Botnet Uses Blockchain to Obfuscate Backup Command & Control Information

The tactic makes it much harder for defenders to take down botnets via sinkholing and other standard techniques, Akamai says.

4 Min Read

The operator of a known botnet used for cryptocurrency mining has started using a relatively rare technique for maintaining persistence that, if more broadly adopted, could make botnet takedowns much harder to accomplish.

Researchers at Akamai recently observed the technique being used in infection attempts targeting customers of its security intelligence response team. In a new report, the company describes the tactic as involving the use of the Bitcoin blockchain to obfuscate configuration information pertaining to secondary command-and-control (C2) infrastructure for the botnet. The decentralized nature of the blockchain makes the botnet infrastructure more reliable and harder to sinkhole, Akamai says.

"The primary goal is to be able to recover from offensive actions taken against the botnet," says Akamai researcher Evyatar Saias. The operators want to ensure that if domains are seized or IP addresses are null routed, they have an out-of-band method for communicating information that point infected systems to new C2 servers, he says. "They leverage the blockchain to do that because it is decentralized and won't be taken down," Saias says.

The cryptocurrency-mining botnet malware that Akamai observed using the new technique is associated with a campaign called "Skidmap" that targets Linux machines, which Trend Micro first reported in September 2019. The malware exploits publicly known remote code execution vulnerabilities in technologies such as Hadoop YARN and Elasticsearch.

Once installed on a vulnerable system, it uses "cron job," a utility for executing tasks on a specific schedule, to check in with its C2 servers and keep reinfecting compromised systems with the latest version of the malware. To ensure resilience against takedown attempts, the operators of the botnet — like their peers — have established a mechanism with which infected systems automatically download a new version of the malware that is configured to use new domains and infrastructure if the primary one is taken down.

In December 2020, Akamai researchers observed a new version of the botnet malware that took the persistence mechanism up a notch. Akamai discovered the malware featuring a Bitcoin wallet address; a URL for an API for fetching data from the wallet; and several cryptic one-liners in the Bash programming language. The company's analysis of the new additions showed that the data the API was fetching from the Bitcoin wallet was being used to calculate an IP address that the malware can use for persistence and reinfections if the primary C2 infrastructure gets sinkholed.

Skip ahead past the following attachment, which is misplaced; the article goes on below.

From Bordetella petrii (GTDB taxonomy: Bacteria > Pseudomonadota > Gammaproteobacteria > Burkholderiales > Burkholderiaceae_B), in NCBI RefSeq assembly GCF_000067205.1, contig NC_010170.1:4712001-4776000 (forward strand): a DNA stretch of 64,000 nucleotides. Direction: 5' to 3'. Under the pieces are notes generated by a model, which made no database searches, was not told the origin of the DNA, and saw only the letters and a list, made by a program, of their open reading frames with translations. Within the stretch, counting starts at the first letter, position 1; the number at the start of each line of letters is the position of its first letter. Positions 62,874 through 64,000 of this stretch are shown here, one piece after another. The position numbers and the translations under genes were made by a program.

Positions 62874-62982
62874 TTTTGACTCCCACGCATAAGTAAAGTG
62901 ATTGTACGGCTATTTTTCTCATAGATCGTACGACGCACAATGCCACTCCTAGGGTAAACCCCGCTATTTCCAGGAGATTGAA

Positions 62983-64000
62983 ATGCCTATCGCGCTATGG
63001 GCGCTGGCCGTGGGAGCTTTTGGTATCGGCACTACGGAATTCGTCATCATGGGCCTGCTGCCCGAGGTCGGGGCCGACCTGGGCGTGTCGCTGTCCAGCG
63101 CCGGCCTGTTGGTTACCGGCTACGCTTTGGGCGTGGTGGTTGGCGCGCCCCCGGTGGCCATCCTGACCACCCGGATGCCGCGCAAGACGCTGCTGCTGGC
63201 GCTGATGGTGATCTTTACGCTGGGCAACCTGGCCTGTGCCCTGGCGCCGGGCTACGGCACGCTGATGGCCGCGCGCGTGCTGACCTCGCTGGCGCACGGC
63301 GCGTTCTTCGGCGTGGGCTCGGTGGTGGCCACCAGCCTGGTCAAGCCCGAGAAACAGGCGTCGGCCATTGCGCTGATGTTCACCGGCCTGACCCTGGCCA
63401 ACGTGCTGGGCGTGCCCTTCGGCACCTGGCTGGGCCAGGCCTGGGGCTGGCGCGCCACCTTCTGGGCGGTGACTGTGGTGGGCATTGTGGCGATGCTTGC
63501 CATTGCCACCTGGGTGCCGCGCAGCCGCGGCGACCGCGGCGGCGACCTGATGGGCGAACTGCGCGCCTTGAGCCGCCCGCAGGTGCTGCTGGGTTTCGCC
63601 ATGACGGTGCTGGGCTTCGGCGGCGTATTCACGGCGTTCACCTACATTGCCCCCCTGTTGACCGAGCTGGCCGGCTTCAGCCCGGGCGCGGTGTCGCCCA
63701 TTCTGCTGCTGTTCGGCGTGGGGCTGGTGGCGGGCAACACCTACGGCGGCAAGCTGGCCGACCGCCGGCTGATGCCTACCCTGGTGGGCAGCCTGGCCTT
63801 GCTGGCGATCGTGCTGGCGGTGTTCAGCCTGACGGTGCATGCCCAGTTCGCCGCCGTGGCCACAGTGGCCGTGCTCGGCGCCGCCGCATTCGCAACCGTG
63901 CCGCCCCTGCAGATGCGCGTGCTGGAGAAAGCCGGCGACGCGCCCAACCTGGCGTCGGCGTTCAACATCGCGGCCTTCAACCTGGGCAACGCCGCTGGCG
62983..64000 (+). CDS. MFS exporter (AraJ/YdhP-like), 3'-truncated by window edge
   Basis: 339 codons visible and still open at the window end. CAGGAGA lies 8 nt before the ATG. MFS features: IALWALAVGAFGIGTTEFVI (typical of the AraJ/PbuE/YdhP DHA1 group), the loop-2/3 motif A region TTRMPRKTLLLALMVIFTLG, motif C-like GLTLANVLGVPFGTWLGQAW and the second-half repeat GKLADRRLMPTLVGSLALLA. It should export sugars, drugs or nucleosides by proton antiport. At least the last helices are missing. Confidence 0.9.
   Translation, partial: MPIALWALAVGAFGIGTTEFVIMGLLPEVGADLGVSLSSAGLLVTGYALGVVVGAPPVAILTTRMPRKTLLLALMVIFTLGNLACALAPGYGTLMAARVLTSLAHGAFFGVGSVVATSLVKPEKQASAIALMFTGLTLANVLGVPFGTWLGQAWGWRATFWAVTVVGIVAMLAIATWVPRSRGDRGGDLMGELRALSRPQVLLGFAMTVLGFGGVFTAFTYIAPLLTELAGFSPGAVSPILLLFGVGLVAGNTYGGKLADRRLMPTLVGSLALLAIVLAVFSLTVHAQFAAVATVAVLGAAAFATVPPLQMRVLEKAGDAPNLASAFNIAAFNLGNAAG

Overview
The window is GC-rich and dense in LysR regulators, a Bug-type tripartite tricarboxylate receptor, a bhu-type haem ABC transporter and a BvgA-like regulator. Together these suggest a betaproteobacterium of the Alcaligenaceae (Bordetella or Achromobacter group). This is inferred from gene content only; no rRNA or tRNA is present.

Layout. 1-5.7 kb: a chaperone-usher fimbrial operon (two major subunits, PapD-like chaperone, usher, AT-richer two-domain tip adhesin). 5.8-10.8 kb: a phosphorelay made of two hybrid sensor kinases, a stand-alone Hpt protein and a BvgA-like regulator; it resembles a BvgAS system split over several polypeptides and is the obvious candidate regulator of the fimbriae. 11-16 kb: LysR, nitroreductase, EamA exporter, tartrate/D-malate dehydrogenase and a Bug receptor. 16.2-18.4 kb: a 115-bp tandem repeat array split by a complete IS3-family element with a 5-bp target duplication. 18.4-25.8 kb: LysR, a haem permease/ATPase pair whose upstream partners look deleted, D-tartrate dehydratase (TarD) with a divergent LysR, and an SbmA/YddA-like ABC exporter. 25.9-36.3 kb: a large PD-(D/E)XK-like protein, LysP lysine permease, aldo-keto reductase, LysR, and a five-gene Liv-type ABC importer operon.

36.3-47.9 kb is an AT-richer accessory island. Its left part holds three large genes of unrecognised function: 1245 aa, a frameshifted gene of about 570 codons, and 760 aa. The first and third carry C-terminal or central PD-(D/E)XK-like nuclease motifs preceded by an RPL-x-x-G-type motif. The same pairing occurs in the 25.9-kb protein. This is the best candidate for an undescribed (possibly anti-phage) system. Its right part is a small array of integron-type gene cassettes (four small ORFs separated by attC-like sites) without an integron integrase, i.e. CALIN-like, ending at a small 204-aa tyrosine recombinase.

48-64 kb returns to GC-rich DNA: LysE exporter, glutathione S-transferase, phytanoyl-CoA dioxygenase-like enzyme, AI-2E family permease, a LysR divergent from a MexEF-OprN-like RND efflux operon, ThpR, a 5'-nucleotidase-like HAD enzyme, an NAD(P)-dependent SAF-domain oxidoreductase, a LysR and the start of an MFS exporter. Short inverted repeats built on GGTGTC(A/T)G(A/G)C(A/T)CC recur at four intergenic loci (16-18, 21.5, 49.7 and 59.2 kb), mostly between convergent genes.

Hiding in the Blockchain
"They're hiding IP addresses in the values of Bitcoin transactions," Saias says. As an analogy of how the system works, he points to a situation in which an individual might want to obfuscate the phone number at which they want someone else to call them. "Let's say I wanted you to call me, but I wanted to make it hard for others to know which phone number I wanted you to call me at," he says. "We could negotiate a system that says when I want you to call me, I'll wire five small deposits, all under a dollar, into your checking account."


The deposit amounts would map to the phone number to be dialed. For example, if the amounts of the five deposits were of $0.55, $0.51, $0.23, $0.45, and $0.67, respectively, the phone number to be dialed would be 555-123-4567, he says. If that phone number were to be disconnected, all that the other person would need to do to find the new number is look at their checking account after more small deposits are made.

The primary difference between the blockchain approach and other approaches is that usually there is a central authority overseeing the storage and dissemination of C2 information. Since blockchains are decentralized by design, they are resistant to centralized attempts to censor or remove data, Saias says. So, while a command-and-control bot on a social media platform, for example, might be easy to shut down, a wallet operating on a blockchain is considerably harder to neutralize.

"You would need to effectively ban the wallet from inquiries on public blockchain explorer platforms — of which there are many," he says. In the time it would take to coordinate such an effort — even if it were possible — that attacker could simply use another wallet address.

According to Saias, though they have been reports of others using a similar tactic, this is the first time that Akamai has directly observed the use of the blockchain for obfuscating backup IP address information.

About the Author(s)

Jai Vijayan, Contributing Writer

Jai Vijayan is a seasoned technology reporter with over 20 years of experience in IT trade journalism. He was most recently a Senior Editor at Computerworld, where he covered information security and data privacy issues for the publication. Over the course of his 20-year career at Computerworld, Jai also covered a variety of other technology topics, including big data, Hadoop, Internet of Things, e-voting, and data analytics. Prior to Computerworld, Jai covered technology issues for The Economic Times in Bangalore, India. Jai has a Master's degree in Statistics and lives in Naperville, Ill.

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